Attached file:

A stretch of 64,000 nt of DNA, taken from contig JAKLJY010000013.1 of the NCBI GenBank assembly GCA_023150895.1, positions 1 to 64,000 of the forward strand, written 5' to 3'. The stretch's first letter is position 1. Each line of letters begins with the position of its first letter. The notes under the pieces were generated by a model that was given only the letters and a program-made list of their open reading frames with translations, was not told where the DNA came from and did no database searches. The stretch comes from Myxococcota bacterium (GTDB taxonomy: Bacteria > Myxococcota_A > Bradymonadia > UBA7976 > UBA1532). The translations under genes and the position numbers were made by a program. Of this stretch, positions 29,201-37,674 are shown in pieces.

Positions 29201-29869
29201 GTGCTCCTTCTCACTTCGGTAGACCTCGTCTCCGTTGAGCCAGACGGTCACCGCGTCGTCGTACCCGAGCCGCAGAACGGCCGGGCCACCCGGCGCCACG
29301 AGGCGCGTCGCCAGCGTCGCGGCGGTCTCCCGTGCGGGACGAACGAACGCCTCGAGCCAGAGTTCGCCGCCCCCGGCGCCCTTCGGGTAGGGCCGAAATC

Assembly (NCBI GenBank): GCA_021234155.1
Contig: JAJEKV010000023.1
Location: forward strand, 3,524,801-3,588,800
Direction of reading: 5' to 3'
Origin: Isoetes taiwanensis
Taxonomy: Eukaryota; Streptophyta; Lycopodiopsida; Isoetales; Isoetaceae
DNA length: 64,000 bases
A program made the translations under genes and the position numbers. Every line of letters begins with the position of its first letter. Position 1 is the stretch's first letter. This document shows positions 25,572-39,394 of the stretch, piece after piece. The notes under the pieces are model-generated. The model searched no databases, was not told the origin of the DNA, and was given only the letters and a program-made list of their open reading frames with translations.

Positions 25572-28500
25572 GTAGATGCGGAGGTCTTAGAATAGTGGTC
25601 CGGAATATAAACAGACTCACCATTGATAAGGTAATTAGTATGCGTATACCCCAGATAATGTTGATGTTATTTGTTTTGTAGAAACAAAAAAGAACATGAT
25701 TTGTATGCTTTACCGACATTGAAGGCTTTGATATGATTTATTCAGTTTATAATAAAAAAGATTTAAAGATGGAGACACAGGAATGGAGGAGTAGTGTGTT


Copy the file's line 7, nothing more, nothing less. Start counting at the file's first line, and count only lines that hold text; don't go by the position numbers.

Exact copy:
Location: forward strand, 3,524,801-3,588,800